Why name the show after “Caribou” and not some other Pixie song?

Because it’s my favorite song. I think its one of their most beautiful songs, the tune, the way Frank Black sings it, and the lyrics are beautiful. I relate strongly to the lyrics, “I live cement, I hate this street, give dirt to me.”

I wish I lived in the country or by the ocean … a house, a car, a job that can pay for those things, it all seems impossible to attain. Some days I feel very chained to the city. Of course there are good things about it too, but I do prefer the country or the sea. I’ve read the song is about reincarnation, another concept I like. A brand new start. A second chance.

Much of your work is figurative, focusing on portraiture — Jackie O, Virgin Mother, LBJ, among others. What made you take a leap into text-based work?

I wanted to get a little more conceptual and make the pictures that were swimming around in my head as opposed to recreating icons and historical scenes like the LBJ inauguration. It was time for me to go a little further out there into interpretation, as opposed to recreation.

Is text part of the work to be shown at LITM?

There will be lyrics in tape, but not on the actual works or canvas. They will be next to the work separately.

Oh, the text will be installed directly on the walls of LITM?

No, I’m too nervous about wrecking the paint and the walls. They will be neatly sliced pieces of foamcore board.

Do you plan to play the Pixies during the opening reception? Have you considered reaching out to Kim Deal or Frank Black?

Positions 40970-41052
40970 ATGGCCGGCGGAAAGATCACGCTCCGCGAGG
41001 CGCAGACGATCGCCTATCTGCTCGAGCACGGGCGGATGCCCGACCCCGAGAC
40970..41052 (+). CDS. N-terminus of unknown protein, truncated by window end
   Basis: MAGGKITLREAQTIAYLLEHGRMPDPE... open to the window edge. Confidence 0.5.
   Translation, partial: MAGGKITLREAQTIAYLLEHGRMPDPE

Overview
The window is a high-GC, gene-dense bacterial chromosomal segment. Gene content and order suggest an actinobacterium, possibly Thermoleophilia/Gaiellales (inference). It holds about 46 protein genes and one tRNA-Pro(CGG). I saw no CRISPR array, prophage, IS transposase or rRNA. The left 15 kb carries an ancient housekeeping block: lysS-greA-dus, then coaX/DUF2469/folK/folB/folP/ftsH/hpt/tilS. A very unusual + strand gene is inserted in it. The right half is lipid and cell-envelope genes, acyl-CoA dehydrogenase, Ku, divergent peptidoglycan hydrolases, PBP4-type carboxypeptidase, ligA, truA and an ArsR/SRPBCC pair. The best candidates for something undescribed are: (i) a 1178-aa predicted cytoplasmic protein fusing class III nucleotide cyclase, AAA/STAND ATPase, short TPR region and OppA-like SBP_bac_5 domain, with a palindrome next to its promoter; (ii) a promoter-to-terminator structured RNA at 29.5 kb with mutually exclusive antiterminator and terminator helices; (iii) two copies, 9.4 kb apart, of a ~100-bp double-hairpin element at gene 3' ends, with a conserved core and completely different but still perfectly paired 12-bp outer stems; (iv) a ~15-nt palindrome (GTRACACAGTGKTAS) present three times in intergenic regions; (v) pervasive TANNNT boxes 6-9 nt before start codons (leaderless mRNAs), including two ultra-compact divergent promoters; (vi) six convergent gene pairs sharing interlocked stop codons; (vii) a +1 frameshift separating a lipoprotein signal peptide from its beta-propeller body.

Yes; DJ Dancing Tony will be playing lots of Pixies and Pixies cover tunes, along with music by the individual musicians like Frank Black and the Catholics and The Breeders.

I would be rather excited to have Pixies members know of the show. I have no idea how I would find them and I would be nervous to bother them. They are planning a tour and a new record, from what I have read. I posted it on their Facebook fan page wall and that’s all I have time to do for now, but I would love for them to see the show.

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Brendan Carroll

an artist and a writer. In 2006, he cofounded Agitators Collective, which creates site-related installations in urban locales that have fallen into neglect or dereliction. He has exhibited his work at a number of museums and galleries in New York and New Jersey, and his work has been featured in several periodicals, including The New York Times, Village Voice, Art Fag City and Time Out New York. Find him online at